“This is a unique offering, and, in my mind, there is nothing more precious we can give.”

If approved it is expected work will start on the bereavement centre as early as the summer.

Cllr Bailey added: “For many years this site has been unloved. Following an arson attack and closure as an outdoor centre, the council has been open to ways we can breathe new life into the site.

“We are confident that because we already own the land and have proven experience of generating income for the council, within two years the bereavement centre, which will provide services to families at or below the market rate, will also begin to generate an income for the council.

Aerial view from 2020 of the fire ravaged Mepal centre

Aerial view from 2020 of the fire ravaged Mepal centre PHOTO: Terry Harris

“This will help support the council’s finances over the coming years.

“This much-loved site will be able to continue supporting the wildlife that has made it their home, as well as providing a new service and support to residents at a time of need in their lives, in a beautiful and reflective setting.”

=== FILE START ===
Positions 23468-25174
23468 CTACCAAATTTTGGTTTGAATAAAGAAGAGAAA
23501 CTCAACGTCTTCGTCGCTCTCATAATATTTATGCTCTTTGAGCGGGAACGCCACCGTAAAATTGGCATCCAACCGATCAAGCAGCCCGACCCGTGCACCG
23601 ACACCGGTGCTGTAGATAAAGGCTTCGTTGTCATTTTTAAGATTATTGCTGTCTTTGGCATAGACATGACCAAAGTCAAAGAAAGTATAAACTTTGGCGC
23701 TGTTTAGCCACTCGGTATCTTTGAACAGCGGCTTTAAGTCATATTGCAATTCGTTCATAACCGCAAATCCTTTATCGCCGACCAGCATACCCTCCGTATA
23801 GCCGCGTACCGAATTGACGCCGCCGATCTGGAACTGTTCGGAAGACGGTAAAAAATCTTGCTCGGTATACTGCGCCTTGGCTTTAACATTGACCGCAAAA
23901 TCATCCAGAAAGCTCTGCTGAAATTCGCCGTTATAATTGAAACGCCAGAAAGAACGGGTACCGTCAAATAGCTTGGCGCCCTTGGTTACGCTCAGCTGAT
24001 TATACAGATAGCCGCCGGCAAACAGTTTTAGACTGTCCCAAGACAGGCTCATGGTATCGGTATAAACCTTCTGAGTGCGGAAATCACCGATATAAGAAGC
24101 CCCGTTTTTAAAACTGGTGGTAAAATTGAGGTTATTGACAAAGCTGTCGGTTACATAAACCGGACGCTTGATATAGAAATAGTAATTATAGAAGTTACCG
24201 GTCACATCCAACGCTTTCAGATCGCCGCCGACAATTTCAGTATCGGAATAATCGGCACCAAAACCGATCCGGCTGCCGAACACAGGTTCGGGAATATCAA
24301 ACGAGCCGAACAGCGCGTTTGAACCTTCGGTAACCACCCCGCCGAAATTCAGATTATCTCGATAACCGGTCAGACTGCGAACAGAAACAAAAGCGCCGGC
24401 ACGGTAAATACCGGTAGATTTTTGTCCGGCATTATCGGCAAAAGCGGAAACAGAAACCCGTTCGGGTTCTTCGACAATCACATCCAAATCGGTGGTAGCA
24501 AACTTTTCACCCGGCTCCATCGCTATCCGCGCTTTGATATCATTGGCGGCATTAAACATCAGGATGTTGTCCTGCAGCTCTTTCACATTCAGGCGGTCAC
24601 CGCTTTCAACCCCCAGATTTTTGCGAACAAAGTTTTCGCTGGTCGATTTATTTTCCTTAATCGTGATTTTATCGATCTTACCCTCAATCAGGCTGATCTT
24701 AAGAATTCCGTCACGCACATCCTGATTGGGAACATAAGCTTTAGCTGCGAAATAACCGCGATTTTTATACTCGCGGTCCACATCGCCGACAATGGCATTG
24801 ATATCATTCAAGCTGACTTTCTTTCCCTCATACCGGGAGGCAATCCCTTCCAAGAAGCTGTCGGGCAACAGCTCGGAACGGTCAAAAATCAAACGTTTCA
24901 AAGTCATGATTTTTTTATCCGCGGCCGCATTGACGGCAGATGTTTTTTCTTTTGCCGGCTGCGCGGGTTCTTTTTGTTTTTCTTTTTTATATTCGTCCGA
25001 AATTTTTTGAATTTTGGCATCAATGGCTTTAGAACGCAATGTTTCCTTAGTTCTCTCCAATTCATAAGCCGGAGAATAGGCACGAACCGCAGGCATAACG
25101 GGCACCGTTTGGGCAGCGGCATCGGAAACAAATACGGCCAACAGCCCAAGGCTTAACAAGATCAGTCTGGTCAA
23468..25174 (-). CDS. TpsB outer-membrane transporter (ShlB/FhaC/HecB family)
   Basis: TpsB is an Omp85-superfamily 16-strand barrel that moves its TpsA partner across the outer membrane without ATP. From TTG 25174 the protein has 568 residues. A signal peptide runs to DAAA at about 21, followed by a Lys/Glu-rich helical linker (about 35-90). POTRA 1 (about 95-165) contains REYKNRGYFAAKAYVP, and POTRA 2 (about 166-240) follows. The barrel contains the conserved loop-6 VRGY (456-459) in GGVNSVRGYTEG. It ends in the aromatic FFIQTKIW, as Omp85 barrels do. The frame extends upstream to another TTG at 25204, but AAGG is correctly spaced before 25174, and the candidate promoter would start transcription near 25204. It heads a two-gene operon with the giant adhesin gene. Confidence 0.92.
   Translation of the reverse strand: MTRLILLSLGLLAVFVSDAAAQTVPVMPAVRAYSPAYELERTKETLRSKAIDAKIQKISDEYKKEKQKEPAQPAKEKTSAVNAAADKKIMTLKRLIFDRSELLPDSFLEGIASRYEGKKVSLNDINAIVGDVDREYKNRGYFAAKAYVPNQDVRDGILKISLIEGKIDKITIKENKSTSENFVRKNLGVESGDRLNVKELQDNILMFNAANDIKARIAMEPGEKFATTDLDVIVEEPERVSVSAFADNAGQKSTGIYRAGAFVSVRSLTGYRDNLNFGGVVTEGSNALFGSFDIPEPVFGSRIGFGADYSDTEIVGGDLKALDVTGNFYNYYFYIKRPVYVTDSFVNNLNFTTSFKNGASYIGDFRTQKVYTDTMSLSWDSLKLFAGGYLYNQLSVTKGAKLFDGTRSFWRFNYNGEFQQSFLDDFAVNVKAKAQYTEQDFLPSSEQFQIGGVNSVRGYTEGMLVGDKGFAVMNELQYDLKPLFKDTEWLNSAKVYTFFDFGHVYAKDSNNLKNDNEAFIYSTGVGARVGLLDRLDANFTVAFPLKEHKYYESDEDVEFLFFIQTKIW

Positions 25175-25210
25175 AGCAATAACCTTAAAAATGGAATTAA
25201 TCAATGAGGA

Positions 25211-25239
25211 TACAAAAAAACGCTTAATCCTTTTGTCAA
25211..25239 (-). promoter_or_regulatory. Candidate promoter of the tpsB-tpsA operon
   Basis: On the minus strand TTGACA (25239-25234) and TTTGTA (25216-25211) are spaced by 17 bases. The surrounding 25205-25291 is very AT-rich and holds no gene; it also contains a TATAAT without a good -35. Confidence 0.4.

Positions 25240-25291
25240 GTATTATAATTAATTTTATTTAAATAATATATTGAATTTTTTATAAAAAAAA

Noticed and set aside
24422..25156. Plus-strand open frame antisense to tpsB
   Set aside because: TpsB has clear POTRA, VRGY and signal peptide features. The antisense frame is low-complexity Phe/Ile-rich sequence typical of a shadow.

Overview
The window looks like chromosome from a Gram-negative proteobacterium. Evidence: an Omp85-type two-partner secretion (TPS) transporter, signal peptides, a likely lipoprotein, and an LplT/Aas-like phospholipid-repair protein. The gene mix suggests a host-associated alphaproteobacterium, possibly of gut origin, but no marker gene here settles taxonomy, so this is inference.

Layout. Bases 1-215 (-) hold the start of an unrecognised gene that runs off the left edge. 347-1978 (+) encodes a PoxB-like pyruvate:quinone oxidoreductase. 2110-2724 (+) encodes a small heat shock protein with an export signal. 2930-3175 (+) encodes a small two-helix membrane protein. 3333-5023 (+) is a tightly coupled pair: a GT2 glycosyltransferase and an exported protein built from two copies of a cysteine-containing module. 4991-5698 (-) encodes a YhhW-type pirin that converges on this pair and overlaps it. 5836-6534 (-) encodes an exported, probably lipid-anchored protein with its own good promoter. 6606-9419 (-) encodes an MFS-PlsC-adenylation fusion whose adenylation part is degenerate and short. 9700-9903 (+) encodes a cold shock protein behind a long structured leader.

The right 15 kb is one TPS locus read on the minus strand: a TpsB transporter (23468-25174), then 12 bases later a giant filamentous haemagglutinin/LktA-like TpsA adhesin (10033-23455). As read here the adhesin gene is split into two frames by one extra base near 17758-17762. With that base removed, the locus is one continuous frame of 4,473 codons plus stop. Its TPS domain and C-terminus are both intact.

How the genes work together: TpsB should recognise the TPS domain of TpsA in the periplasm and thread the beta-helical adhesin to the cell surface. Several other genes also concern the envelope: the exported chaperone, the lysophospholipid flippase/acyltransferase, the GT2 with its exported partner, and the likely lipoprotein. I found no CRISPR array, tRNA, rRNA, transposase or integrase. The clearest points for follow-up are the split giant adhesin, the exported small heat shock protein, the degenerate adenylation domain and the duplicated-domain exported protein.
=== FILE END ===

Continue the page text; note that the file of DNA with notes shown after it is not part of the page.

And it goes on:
The council is also exploring working with a club to resume fishing at the site.

The new Mepal crematorium will have:

  • Porte-cochere drop-off area with a colonnade.
  • An entrance lobby with an adjacent welcome/waiting Area (with toilets).
  • Vestry and bearers’ room.
  • 100 to 125 seat chapel with views out to the landscape setting of the site.
  • Small 6 to 12 seat side chapel for smaller ceremonies (including natural burials) with views out to the landscape setting of the site.
  • An electric cremator powered largely by Solar PV on site.
  • Covered cloistered area with adjacent flower garden as the main point of egress for attendees.
  • A crematory, mortuary, ashes store/cremulator and an external storage compound.
  • Staffing and administration facilities with rooms for families and funeral directors.
  • A room for the Book of Remembrance.
  • Minimum of 80+ parking spaces for crematorium visitors, with separate staff parking.
  • Natural burial area, using the natural landscape of the site.
  • Modular functions building to support the natural burial area.

Ms Edgar says the crematorium will “significantly contribute to the council’s wider regeneration and employment generation objective by incrementally creating 6.5 jobs and by ensuring a sustainable end use of an effectively ‘brown field’ site”.

The council is also exploring working with a club to resume fishing at the site.

East Cambridgeshire Council concludes it will run the new crematorium itself ‘following the review of the financial model and the impact of VAT on the facility”.

Work could start this summer on the £9m crematorium on the site of the former outdoor centre at Mepal near Chatteris. A council report indicates it will under cut pricing at Fenland Crematorium, 12 miles away.